A while ago I came across this little piece of fan art I absolutely love!
It’s great right. It may speak to some dark twisted nature deep in me, but Danganronpa, Magical Girl Raising Project and Madoka also happen to be 3 of my favorite franchises. I’m probably the only person in the world who puts Madoka in third place mind you. However, to me Kyubey is heads and shoulders above the other two cute mascot figurehead antagonists. I’ve never actually taken the time to figure out why before.
You know, there’s a delicate art to creating a villain. I think in many ways, it can be more difficult than crafting a hero. And this particular subset of villains is even trickier. First, the impact of the character comes in the deceit they bring except there’s no real betrayal.
The point is that these characters are straightforward and open in their intentions from the very beginning, it’s our fault (and the hero’s faults) for assuming certain things and not asking the right questions. This is where we loose Monokuma. He is so insistently “evil” from the second we meet him that there’s no chance for reveal. Without that shock, the character remains just a touch less memorable. It may be a cheap trick but even an ok twist makes people remember you better. And that still works when the twist isn’t a twist at all.
The second trait these guys share, and the reason they are even better able to fool the audience in the first place is a subversion of expectations on a design level. I was going to call it gap moe but then I was politely explained that gap moe is a gap between expectations and delivery that creates *cuteness*, this would be the opposite. It destroys the cuteness that is there. Gap antimoe? Antimoe is fun to say. Can you imagine what I’m like in a real conversation? It’s a wonder anyone talks to me more than once!
Back on track. Kyubey, Fav and even Monokuma are cute. They are designed to look like stuffed toys or little animals. All are fairly compact and can be carried around. All are designed with rounded innocent looking features and appear generally helpless on their own. This is an aesthetic we see in character design a lot and so it comes with some built in assumptions. When used on “animal” sidekick characters those assumptions are enhanced further.
This is where Kyubey really shines. Beyond his adorable, and I would figure highly marketable pokemon design, Kyubey is voiced and mostly animated impeccably to give the effect needed. Both Fav and Monokuma are in fact machines. They move in a slightly stiff and very deliberate way. It blocks us from bonding with them quite in the same way and lightly reminds us that they are *things*. When they are attacked, they get *damaged* or even broken. But there’s a sense of replaceable commodity.
Kyubey is alive. His movements are fluid, occasionally rushed at other times hesitant. He isn’t as precise, he has certain ticks. When Kyubey is in danger, he gets injured and it’s heart wrenching. Seeing the suffering little form visibly struggle to move forward. You can feel the pain. Even after learning his true nature, even after finding out there are several versions of him and he is also completely replaceable, my heart still ached when I saw him beat up and hurt. You can’t separate the implied pain in Kyubey so you still want to protect him.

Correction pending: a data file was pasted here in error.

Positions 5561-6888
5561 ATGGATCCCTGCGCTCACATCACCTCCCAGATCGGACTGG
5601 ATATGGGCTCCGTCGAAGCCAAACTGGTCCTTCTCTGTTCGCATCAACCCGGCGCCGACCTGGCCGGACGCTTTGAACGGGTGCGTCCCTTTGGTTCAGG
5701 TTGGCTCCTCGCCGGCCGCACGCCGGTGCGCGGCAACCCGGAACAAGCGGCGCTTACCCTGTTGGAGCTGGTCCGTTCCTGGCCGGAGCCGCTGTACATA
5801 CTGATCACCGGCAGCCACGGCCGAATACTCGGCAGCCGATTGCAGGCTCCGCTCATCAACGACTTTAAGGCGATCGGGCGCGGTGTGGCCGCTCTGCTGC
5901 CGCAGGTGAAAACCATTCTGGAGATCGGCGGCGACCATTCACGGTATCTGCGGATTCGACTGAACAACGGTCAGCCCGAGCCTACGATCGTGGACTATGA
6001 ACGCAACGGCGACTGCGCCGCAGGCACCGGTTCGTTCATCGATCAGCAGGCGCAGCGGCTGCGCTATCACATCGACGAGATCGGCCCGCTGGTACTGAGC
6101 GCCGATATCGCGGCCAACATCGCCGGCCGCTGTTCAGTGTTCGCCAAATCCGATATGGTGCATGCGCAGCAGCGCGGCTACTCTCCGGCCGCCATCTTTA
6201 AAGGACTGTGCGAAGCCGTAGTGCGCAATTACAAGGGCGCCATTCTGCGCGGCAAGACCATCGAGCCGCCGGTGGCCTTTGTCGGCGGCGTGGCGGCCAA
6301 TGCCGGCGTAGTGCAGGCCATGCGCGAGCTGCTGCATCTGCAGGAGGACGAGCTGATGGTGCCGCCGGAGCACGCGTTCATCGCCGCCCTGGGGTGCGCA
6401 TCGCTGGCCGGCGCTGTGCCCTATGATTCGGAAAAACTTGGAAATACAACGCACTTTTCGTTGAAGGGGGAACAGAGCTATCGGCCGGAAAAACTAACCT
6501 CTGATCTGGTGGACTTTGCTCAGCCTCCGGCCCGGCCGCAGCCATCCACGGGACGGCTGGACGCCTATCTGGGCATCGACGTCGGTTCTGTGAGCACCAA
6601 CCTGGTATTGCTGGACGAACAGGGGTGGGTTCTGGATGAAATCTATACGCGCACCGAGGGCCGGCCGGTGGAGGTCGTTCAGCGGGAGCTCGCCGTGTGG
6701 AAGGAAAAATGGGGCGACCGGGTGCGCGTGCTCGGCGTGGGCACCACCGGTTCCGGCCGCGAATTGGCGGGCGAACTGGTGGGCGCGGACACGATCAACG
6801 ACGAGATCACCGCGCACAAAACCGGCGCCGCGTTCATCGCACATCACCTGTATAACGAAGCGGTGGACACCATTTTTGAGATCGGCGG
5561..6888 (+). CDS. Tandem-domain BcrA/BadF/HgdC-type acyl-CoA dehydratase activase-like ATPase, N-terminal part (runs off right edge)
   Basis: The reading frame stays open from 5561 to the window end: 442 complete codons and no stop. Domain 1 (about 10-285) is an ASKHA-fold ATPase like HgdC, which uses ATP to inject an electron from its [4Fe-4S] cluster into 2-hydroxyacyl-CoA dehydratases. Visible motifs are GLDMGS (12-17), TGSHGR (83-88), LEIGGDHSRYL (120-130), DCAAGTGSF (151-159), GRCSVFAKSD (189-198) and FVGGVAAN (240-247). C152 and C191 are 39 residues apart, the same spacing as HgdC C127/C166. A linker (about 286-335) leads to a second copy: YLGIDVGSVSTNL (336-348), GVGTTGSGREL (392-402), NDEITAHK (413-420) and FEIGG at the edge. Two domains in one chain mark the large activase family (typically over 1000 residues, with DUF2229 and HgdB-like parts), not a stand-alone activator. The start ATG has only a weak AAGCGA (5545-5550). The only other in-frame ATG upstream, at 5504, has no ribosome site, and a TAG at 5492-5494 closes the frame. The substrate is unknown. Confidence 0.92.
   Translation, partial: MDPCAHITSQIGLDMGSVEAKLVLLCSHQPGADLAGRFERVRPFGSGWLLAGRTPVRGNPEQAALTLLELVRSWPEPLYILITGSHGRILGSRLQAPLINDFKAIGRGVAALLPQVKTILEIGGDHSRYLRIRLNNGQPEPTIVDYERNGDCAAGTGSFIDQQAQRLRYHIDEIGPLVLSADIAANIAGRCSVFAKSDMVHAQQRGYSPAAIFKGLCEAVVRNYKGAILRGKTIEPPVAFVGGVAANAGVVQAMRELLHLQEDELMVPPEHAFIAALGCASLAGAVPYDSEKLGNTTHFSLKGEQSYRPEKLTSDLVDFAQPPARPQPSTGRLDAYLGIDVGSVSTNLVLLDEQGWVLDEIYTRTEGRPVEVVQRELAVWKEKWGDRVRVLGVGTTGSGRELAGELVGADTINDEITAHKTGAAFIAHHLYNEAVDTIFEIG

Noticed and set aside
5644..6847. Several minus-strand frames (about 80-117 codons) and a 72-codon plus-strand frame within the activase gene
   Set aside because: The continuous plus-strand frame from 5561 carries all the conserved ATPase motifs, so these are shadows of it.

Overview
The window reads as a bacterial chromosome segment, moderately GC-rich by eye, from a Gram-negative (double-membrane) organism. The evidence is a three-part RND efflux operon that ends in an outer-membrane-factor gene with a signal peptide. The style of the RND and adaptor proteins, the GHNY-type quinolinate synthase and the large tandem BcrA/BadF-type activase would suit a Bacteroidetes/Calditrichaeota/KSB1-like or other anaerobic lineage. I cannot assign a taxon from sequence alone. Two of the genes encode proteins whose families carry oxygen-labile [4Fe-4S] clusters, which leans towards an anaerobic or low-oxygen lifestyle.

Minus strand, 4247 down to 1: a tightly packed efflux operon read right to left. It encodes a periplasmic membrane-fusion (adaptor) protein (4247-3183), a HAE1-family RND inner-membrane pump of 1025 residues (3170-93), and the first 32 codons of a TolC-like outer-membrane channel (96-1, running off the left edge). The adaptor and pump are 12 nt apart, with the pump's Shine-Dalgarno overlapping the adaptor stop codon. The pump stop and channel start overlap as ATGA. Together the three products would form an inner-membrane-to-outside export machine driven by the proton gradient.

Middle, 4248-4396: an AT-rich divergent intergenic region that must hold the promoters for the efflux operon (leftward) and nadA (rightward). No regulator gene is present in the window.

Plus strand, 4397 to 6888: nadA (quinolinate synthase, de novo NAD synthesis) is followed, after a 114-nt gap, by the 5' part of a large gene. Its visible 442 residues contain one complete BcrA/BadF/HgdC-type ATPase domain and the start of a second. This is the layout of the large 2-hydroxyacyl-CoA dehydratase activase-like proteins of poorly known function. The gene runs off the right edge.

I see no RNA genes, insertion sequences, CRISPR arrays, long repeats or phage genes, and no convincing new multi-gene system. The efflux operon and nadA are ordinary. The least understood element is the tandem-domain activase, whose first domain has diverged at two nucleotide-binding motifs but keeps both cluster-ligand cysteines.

It’s crazy. He is an unrepentant antagonist (there’s an argument about grey morality here but it muddies my present point so I will put it aside for later). The important bond the character has to form with the audience is best served by Kyubey’s design and presentation. It leaves fans in that constant dilemma of instinctively wanting to take care of something small, weak and harmless looking and wanting to destroy a proven treath.
However, to me the most interesting part of this particular archetype, is how to maintain the menace of these types of characters. Inherently, they serve as messengers of sorrow. They simply represent a dreadful situation but aren’t directly responsible for it. Moreover, they are in fact generally helpless. Monokuma Has some defenses at his disposal in the forms of weapons or traps throughout the school but that’s about it. If our heroes turn on them, they don’t stand much of a chance, as has been explicitly shown in each series. Yet it’s their presence that’s responsible for maintaining the tense atmosphere.
Actually it goes beyond that. Danganronpa is a dark comedy but the other two are mostly drama. In practice all three of these stories use their evil mascots in very similar ways. They are a source of conflict and menace, they are a representation of an unknown or abstract “evil” but their also used for levity and even comfort all the way through the the series. These characters are responsible for the bit of direct humor such grim stories can incorporate. They are often the voice of reason. Cruel and uncaring reason but reason nonetheless. They are also the main source of information for both the characters and the audience, as such we want them around. They’re the only ones who can tell us what’s really going on.
The characters have to be written band designed to be tested, hated, pitied, and liked. We have to want to simultaneously defeat and save them. To get away from them and seek them out. That’s a pretty tall order. And in my opinion, only Kyubey truly succeeds. Fav is never developed enough to form a true attachment. He remains a cute smartphone as far as I’m concerned with all the impact that has. Monokuma is not nuanced enough and becomes more of a caricature than anything else. Sadly he may be the weakest element in Danganronpa.
Kyubey keeps everything in perfect balance. I understood why Madoka kept sharing her bedroom with him even after everything, or rather I never questioned it. I perfectly agreed with Himora’s reasoning but flinched every time the little guy got cut. Kyubey is a feat of storyline crafting and perfect proof that your villain doesn’t need to be oppressively evil or overwhelmingly powerful to be a very effective antagonist.
27 thoughts on “The Art of the Helpless Antagonist”
It’s been awhile again, and I just craved reading your reviews.
I have never seen any of these except for Danganropa (which I didn’t care for).
I really want to check out the other two you mentioned though.
I like how in Japanese anime, the heroes and villains are less likely to be 2D in personality- not always the case, but it is nice to see.
This is going off of a rabbit trail (as I am so wonderful at doing), but this article reminded me of some of the styles of Harajuku and this one Youtube video I watched about “the Dark Side of Harajuku”